The return dates were confirmed after Commons Leader Jacob Rees-Mogg announced he wanted to help instructors “return to a life that is as close to normal as possible, as quickly and fairly as possible”.
The DVSA confirmed that new rules will apply to all types of driver training in England, including when privately practicing with someone in your support bubble.
Theory test centres will open with new social distancing measures in place, and driving tests will restart more than two weeks later to give learner drivers time for refresher lessons. Learners may be asked to wear face masks and wash their hands before each lesson, while instructors will be responsible for thoroughly cleaning vehicles and paying attention to key touch points.
Leading motor associations are urging the Government to ditch the six-month MOT exemption announced on 30 March, as the fear of dangerous cars on the road rises.
Concerns have grown after the Prime Minister asked those unable to work from home to return to the workplace while avoiding public transport.
Although cycling and walking are preferred, many commuters will have no option but to return to work by driving their potentially unsafe cars.
Restrictions have also been lifted in England for those that want to travel to beaches or parks to exercise, leading to a sharp rise in traffic volume.
If you’ve left the car unused since lockdown rules began, you might find it struggles to start when you need it next.
It’s been two weeks since Boris Johnson asked the public not to leave home except for absolutely essential journeys and exercise – long enough for weaker car batteries to go flat.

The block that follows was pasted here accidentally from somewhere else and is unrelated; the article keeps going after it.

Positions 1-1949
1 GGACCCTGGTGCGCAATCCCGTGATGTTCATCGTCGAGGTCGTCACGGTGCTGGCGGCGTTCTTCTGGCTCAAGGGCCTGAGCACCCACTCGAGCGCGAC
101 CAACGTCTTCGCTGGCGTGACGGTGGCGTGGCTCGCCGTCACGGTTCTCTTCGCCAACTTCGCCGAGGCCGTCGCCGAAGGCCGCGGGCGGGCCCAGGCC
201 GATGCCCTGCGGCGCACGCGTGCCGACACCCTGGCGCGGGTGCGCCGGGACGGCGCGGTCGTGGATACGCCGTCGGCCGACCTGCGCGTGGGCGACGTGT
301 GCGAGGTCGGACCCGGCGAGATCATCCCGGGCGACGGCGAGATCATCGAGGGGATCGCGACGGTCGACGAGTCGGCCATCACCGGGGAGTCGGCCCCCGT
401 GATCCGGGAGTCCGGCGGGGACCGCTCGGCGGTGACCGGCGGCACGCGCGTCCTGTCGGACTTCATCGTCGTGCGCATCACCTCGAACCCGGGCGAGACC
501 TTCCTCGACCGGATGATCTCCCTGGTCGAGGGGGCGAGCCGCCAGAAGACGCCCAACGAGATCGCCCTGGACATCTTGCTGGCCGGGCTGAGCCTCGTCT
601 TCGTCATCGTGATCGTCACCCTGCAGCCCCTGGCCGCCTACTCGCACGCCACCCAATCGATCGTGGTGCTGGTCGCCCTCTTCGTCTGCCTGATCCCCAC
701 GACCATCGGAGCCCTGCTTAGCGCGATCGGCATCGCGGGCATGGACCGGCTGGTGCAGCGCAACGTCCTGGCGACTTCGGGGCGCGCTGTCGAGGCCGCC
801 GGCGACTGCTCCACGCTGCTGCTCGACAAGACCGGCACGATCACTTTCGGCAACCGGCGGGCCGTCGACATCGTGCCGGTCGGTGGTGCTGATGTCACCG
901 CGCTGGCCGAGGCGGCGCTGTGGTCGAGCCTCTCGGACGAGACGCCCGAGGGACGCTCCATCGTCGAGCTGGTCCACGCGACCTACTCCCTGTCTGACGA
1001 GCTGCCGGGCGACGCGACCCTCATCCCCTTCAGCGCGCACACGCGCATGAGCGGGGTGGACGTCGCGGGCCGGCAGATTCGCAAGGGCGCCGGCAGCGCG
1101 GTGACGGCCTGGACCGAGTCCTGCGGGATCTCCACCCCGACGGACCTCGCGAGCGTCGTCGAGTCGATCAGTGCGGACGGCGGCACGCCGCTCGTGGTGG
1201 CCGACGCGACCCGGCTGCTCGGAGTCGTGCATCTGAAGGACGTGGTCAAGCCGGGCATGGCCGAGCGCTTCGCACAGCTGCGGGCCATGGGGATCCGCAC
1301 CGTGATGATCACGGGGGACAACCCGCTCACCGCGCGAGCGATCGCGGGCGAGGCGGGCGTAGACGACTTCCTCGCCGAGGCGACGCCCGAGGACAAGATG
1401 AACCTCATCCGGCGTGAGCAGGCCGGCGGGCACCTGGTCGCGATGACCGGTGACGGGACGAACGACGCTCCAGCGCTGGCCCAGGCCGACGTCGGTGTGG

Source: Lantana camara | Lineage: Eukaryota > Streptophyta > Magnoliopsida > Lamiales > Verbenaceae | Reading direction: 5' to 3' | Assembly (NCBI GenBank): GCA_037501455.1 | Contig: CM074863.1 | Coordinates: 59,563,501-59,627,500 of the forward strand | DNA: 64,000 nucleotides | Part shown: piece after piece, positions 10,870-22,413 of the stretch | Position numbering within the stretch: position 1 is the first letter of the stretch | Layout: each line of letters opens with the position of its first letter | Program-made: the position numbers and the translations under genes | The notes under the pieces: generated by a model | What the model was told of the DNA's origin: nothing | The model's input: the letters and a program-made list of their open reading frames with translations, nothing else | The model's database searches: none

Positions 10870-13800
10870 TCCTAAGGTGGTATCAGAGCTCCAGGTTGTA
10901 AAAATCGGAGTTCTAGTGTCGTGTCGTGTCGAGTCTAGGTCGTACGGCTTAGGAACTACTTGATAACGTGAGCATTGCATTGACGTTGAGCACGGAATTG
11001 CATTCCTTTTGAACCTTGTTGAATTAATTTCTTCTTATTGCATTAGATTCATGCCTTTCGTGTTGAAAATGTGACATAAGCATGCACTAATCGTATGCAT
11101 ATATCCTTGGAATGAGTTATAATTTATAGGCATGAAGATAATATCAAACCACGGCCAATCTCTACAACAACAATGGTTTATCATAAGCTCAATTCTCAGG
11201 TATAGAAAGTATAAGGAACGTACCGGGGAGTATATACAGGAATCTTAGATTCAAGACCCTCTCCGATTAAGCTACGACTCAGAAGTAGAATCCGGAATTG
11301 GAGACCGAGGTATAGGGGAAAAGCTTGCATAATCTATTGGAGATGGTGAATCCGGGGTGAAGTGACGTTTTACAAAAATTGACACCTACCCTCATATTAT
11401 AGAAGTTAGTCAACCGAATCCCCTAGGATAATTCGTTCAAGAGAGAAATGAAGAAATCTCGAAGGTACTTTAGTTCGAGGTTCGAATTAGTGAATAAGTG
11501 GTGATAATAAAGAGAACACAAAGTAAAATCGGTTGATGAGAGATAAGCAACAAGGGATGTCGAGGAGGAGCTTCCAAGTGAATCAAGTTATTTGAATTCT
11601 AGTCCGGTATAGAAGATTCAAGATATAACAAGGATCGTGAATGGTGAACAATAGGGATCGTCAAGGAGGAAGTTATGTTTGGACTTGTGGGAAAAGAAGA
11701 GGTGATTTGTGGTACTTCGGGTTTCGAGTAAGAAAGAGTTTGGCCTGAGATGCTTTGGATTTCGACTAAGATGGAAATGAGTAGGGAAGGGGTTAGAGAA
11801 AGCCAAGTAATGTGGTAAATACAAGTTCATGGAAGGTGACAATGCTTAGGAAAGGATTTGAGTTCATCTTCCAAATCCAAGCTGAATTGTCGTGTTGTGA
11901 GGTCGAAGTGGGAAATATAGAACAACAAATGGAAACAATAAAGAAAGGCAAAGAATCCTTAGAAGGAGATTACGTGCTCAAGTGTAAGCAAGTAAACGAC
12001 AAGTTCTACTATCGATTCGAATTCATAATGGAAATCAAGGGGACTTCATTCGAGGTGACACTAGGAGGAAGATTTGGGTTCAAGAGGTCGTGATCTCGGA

Motorists can attempt to charge batteries themselves or call for breakdown assistance to get back on the road if they need to make an essential journey.
The risk of catching coronavirus (COVID-19) is now rated as high according to the government. The government has now announced that everyone must stay at home. The Government has put together some updated guidance.
You can only go out to either shop for basic necessities, to take one form of exercise a day, for a medical need, to provide care or to help a vulnerable person, to travel to and from essential work. Self-isolate for seven days if you have either have a high temperature, and a new continuous cough. This will help to protect others in your community while you are infectious.
Download this PDF from the GOV website and use the form to record any private driving practice you do with family or friends. It includes practising driving in the dark, on different types of road, like country roads, or dual carriageways* and in different weather conditions. You also need to practice how to plan and navigate a route. This supports the progress you make during your driving lessons.
Anyone you practise your driving with (without paying them) must be over 21, be qualified to drive the type of vehicle you want to learn in, for example they must have a manual car licence if they’re supervising you in a manual car and have had their full driving licence for 3 years (from the UK, the EU, Switzerland, Norway, Iceland or Liechtenstein) You need your own insurance as a learner driver if you’re practising in a car you own. Your family member or friend will usually be covered on this.
If you’re practising in someone else’s car, you need to make sure their insurance policy covers you as a learner driver.
*You must not drive on a motorway when you’re being supervised by someone who is not a fully-qualified approved driving instructor